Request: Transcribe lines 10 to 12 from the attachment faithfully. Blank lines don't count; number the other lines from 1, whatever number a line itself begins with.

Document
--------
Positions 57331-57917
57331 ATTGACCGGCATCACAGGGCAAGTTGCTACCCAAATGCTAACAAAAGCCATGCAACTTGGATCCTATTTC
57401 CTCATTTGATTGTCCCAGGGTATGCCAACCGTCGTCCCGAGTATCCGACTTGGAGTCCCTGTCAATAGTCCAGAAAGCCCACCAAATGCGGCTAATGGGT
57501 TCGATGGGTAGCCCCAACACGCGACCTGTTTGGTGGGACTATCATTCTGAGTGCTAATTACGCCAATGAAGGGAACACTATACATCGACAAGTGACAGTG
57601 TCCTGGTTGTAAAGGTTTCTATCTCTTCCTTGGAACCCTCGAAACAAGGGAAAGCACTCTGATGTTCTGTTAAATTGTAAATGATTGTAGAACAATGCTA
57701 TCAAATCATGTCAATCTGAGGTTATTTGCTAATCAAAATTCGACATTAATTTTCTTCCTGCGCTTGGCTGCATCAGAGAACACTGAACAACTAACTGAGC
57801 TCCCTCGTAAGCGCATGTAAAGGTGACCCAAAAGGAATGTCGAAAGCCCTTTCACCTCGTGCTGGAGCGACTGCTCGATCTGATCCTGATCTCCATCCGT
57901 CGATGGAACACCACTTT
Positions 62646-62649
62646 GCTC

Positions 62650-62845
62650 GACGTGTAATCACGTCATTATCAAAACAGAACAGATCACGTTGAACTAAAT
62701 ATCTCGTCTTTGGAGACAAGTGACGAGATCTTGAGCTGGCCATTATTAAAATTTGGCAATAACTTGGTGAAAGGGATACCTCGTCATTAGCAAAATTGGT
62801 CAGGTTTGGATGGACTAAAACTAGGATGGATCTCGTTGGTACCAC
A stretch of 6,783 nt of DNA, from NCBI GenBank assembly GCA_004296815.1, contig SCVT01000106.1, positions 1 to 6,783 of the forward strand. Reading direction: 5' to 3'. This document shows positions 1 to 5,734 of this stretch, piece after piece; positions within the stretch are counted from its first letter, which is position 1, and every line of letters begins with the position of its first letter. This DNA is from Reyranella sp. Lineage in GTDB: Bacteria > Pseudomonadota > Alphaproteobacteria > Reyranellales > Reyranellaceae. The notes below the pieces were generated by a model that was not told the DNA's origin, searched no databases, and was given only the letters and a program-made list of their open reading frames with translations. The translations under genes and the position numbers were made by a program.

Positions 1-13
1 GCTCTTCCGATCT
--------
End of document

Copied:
62646 GCTC

Positions 62650-62845
62650 GACGTGTAATCACGTCATTATCAAAACAGAACAGATCACGTTGAACTAAAT